Got the Monday blues? Today was once called the saddest day of the year, or “Blue Monday,” by British psychologist, Dr. Cliff Arnall. The doctor came up with a pseudo-scientific formula in 2005 to calculate why we may feel a little down on the third Monday of January. The formula looked something like this: [W + (D-d)] x T^Q} ÷ [M x N_a], with “W” standing for weather, “D” standing for debt, “d” standing for monthly salary, “M” for motivational levels and “Na” standing for the feeling of a need to take action.
His theory suggested that people get the blues this time of the year because your post-holiday credit card bills are piling up, your new year’s resolutions have already gone by the wayside, and the dark days of winter are freezing out your happy place. Doctor Arnall later admitted to being paid for those proclamations, by a tourism agency.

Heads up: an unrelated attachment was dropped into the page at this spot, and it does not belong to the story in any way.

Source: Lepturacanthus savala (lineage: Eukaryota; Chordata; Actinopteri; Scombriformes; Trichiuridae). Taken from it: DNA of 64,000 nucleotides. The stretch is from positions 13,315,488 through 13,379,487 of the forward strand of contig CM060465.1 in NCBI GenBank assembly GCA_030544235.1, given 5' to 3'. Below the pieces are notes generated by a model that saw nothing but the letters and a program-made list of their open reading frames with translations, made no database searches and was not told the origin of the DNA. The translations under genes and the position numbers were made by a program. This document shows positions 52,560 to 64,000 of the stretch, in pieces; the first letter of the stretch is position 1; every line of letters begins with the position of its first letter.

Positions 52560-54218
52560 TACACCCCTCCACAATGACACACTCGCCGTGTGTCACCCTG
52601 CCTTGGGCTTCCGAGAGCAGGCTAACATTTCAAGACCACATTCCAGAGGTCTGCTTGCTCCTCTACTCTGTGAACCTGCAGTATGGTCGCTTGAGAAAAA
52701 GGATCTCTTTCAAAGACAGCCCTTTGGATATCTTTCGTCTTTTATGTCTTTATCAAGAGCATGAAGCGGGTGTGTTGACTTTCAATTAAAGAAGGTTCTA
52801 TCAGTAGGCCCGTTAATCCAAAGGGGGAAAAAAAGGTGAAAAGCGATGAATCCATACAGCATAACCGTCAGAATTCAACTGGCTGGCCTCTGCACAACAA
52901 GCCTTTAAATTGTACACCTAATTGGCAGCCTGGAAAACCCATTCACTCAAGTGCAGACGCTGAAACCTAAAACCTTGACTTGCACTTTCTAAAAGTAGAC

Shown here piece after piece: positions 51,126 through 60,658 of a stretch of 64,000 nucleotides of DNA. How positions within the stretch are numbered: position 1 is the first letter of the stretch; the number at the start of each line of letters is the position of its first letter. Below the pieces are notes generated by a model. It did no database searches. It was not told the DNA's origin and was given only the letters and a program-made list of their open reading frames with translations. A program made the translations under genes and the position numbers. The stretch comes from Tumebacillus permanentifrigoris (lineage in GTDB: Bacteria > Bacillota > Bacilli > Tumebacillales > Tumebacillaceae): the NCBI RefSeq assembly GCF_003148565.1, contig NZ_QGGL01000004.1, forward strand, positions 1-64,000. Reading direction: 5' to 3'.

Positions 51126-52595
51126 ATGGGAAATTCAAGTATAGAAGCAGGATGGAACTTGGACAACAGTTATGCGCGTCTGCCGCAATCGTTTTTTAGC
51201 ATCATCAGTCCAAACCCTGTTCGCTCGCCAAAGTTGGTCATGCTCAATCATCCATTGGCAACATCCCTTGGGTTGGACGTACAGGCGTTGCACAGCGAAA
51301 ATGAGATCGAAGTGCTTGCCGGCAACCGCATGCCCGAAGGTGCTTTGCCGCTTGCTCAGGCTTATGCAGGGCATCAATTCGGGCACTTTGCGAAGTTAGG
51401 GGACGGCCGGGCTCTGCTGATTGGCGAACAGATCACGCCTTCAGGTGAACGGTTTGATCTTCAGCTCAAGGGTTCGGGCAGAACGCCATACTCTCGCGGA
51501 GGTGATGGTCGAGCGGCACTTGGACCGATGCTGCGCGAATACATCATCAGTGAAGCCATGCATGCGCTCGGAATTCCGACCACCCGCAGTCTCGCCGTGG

And while the concept of Blue Monday has been widely debunked, there is evidence that Canadians are least happy in January. Accountemps shared some tips to help workers push through the cold months, like getting the right nutrients for energy and focus.
As with what’s known as SAD, or seasonal affective disorder, the symptoms usually dissipate when spring arrives. But in reality, the more time we spend outside, the better we feel. For those who find the great outdoors during the winter a little too hostile, light therapy can be immensely helpful. Here’s a link to an article on that topic: https://www.mayoclinic.org/tests-procedures/light-therapy/about/pac-20384604
Image source: http://www.holidayscalendar.com/event/blue-monday/